Groundwater and surface water geochemical evolution : Liverpool area, UK

Abdelrahman. Mohamed, Essam
(2007) Groundwater and surface water geochemical evolution : Liverpool area, UK. PhD thesis, University of Liverpool.

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The PhD thesis is focused on the hydrogeology and geochemistry of the surface and groundwater in Liverpool area. It provides a detailed understanding of the effect of the structural geology on the groundwater flow and the geographical variation in the groundwater geochemistry. Moreover, the studies have extended the research towards the geochemical evolution of the fresh and saline groundwaters and surface water. The main conclusions are that the major structural elements, especially the NNW-SSE major faults and a gentle NE-SW fold, have subdivided the aquifer into discreet six hydrogeological sub-basins. As a result of this, a single groundwater flow direction in the aquifer is not likely existed; multiple local flow directions are expected instead. The recharge of the aquifer sub-basins is mainly by vertical percolation while the lateral mixing between the different water types and the inland invasion of seawater are limited by the major faults. The aquifer has two major types of groundwaters. Fresh groundwater occupies one part, generally a few kilometres from the coast and saline groundwater in another part that has undergone seawater intrusion from the Mersey Estuary. The recharge of the fresh groundwater is mainly localised from surface waters (originally rainfall). The recent recharged groundwaters are expected in spatially restricted areas with low salinity and they broadly resemble surface waters except they are more acidic possibly due to C02 dissolution and dissociation, nitrification or sulphide oxidation. This immature groundwater evolved into the regionally dominant groundwaters through a combination of congruent dissolution of dolomite, cation exchange and sulphate mineral dissolution happening in the Sherwood Sandstone aquifer. Due to locally advanced stage of water rock interaction, the regionally dominant groundwater has evolved into higher salinity fresh groundwater at the southern end of a southward flowing compartment. Close to the urban heart of Liverpool the groundwater has undergone local pollution as reflected by the elevated salinity, Cl, S04 and N03 concentrations, The origin of the saline groundwater is mainly due to seawater intrusion based on the similarity in chemical composition between the saline groundwater and River Mersey water. This study has shown that highly saline groundwater has been expected in the Sherwood sandstone aquifer underneath Liverpool and close to the River Mersey. From the previous and present works the saline groundwater in this part of the aquifer mainly due to saline water intrusion from Mersey Estuary. This has been based on the geographic distribution and chemical affinity between the saline groundwater and Mersey Estuary water. The invaded Estuary water experienced a wide range of geochemical processes that deviates the composition of the water away from being a simple physical mixture between low salinity groundwater and seawater. During progressive invasion by seawater, it seems that cation exchange (Na-capture and Ca release) occurs first with a small amount of carbonate and even anhydrite cement dissolution. Next, cation exchange becomes relatively less important but bacterial sulphate reduction starts to occur. The final process during the later stages of saline invasion seems to be dolomitization of indigenous calcite accompanying more advanced bacterial sulphate reduction and with relatively minor cation exchange. The chemistry of the surface water has been studied in small river systems in the area (River Alt, Downholland Brook and River Alt). The main recharge of these surface waters is local rainfall. Dissolution of calcite and weathering of silicate minerals are the most common processes operating in a higher relief river basin floored by Sherwood Sandstone (Calder River regime), while the abundance of gypsum and calcite with silicate in the Downholland Brook and River Alt bed rocks explain the increase of the total dissolved salts and ionic composition of the former two streams waters. The continuous influx of atmospheric CO2 and H+ ions from the dissociation of H2C03 increases the ability of these waters dissolving minerals in contact especially carbonates and silicates. The concentration and lateral variation of the nitrate concentration in the surface and groundwaters have been studied trying to assess its possible source and fate. The results reveal that a significant part of nitrate in surface and groundwater is coming from the application of fertilizers in addition to urban waste water in the highly populated areas. Nitrification process in the soil zone transforms the N-compounds (eg. NH4) into nitrate. The direct drainage of soil water to the river course carries high nitrate to the river waters. The low nitrate concentration in the locally-recharged groundwater is mainly due to natural denitrification processes probably in the unsaturated and saturated zone however the high abstraction rate of the groundwater could be responsible for yielding water with high nitrate concentration.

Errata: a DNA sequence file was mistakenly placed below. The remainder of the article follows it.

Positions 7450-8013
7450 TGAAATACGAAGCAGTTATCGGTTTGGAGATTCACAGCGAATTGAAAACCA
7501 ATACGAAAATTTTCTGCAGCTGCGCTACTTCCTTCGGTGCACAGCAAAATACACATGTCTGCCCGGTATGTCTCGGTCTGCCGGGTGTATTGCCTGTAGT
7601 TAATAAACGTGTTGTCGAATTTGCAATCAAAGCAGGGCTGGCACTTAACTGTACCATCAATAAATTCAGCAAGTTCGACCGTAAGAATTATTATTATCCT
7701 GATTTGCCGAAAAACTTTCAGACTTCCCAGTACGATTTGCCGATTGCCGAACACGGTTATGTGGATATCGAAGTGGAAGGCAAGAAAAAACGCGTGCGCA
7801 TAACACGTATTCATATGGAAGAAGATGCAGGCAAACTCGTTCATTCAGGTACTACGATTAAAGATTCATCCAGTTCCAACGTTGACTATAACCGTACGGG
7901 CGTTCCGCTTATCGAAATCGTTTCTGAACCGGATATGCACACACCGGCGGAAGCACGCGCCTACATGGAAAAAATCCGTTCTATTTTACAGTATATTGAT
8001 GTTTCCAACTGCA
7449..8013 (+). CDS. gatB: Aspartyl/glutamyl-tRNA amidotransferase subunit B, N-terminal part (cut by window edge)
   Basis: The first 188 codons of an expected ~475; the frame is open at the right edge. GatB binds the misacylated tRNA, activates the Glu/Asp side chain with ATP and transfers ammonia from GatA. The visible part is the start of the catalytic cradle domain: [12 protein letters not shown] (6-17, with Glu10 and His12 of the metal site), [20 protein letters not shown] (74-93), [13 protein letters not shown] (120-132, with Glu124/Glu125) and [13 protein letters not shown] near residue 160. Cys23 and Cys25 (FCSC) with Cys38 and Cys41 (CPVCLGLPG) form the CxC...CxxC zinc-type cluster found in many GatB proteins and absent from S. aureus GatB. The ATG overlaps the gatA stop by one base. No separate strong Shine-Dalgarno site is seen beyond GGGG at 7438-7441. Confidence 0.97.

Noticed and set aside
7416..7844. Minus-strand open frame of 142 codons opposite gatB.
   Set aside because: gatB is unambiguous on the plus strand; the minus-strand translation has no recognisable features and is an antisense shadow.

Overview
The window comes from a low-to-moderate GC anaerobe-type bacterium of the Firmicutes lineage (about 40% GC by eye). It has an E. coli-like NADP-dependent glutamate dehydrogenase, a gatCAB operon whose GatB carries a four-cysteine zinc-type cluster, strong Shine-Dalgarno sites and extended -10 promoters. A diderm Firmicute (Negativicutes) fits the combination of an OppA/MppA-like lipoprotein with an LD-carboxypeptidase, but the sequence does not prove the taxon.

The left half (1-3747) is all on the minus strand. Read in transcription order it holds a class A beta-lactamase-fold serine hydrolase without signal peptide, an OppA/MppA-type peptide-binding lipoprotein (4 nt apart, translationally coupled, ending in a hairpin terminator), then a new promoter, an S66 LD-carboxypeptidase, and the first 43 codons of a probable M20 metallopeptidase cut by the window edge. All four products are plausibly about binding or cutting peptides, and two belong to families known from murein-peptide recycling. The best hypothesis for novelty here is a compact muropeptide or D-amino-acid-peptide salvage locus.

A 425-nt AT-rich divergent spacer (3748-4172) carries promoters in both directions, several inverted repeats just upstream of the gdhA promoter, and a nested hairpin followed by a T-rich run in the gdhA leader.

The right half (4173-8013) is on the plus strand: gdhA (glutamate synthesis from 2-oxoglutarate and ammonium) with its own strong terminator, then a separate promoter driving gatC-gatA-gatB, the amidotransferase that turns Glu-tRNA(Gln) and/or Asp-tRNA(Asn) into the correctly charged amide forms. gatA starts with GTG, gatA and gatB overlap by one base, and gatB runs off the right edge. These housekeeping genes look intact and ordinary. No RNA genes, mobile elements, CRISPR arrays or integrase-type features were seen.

Item Type: Thesis (PhD)
Depositing User: Symplectic Admin
Date Deposited: 20 Oct 2023 12:41
Last Modified: 20 Oct 2023 12:48
DOI: 10.17638/03174759
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